The vehicle's wheels will often leave additional evidence in the form of gouges or scars on the road. The metal used to make wheels and rims is strong enough to dramatically deform even concrete and asphalt. These small excavations are useful for determining the number of impacts and the direction of the roll.

Tires also leave evidence on the roadway and are essential in determining the Trip Point of the vehicle. The scene of a rollover accident will often show tire skid marks that curve and suddenly stop. If the rollover occurred on dirt or grass, rather than asphalt or concrete, then these curving skid marks will look like a long excavation or channel in the earth, sometimes called a "furrow." This curving pattern is formed when the vehicle is traveling "in a yaw," and this traveling in a yaw immediately precedes the start of a rollover.

Yaw is a term borrowed from aviation, where it refers to rotation around the vertical axis of the aircraft. In this context, a vehicle is "in a yaw" when its orientation around its vertical axis begins to drift away from its direction of travel. If you have felt yourself hydroplane during wet driving conditions or slid on road ice, then you have experienced being in a yaw. In rollover cases, there is most often a point where the yawing skid marks abruptly stop. In many instances, a wheel gouge occurs at this point in the road. This point at which the skid stops is the most likely the Trip Point. The skid stops because the tire making it has lost contact with the ground. This action indicates that the vehicle has entered the roll, and thus the Trip Point marks the beginning of the roll sequence that ends with the Point of Rest. Trip points can occur with vehicles in a yaw due to the mechanics of conservation of momentum.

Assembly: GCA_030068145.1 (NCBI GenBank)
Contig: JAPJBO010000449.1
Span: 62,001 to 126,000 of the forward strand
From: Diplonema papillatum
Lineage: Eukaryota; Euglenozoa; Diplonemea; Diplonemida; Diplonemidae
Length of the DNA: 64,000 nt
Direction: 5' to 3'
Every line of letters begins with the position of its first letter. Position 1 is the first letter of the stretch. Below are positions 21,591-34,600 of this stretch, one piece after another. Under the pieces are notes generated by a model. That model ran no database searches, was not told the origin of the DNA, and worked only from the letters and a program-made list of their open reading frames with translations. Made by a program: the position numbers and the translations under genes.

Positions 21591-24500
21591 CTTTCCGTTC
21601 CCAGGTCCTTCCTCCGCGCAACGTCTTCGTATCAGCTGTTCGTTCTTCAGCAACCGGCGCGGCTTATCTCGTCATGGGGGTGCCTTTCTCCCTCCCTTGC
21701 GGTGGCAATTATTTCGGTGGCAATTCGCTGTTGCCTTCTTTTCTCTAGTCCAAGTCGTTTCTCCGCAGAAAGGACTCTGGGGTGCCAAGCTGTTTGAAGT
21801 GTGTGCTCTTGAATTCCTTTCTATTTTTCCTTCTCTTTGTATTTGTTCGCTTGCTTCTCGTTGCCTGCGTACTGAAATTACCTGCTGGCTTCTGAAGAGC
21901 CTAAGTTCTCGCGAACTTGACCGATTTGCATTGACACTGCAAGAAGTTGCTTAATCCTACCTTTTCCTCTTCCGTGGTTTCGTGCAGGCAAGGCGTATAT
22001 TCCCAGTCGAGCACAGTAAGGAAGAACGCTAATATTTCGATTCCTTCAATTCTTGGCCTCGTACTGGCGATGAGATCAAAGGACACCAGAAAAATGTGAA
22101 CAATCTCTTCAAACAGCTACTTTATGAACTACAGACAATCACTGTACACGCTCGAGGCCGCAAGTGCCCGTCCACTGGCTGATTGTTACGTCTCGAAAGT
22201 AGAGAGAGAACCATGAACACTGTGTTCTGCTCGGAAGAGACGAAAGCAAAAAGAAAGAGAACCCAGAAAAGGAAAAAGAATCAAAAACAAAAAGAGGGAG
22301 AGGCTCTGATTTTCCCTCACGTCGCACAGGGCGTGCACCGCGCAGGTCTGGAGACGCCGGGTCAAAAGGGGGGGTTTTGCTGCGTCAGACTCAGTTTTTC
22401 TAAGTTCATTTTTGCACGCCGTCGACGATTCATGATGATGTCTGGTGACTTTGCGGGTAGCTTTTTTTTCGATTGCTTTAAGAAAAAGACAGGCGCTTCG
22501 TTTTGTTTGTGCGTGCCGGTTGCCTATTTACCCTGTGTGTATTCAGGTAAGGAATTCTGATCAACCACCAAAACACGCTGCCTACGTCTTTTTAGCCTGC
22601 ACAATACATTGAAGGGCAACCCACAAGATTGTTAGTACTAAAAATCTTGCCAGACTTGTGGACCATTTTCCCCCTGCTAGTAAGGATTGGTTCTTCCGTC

Evidence on the Vehicle

Other evidence of the rolling sequence may be found on the body of the vehicle. Typically, this damage is in the form of scratches to the exterior surface of the vehicle, deformations to the vehicle body, and damage to the wheels. Scratches to the exterior surface often involve transfers of paint and surface material to the roadway or other surface impacted during the roll. As mentioned previously, matching up or correlating the scrapes on the body with the scrapes on the road is a beneficial technique to determine, demonstrate, and prove the rollover sequence.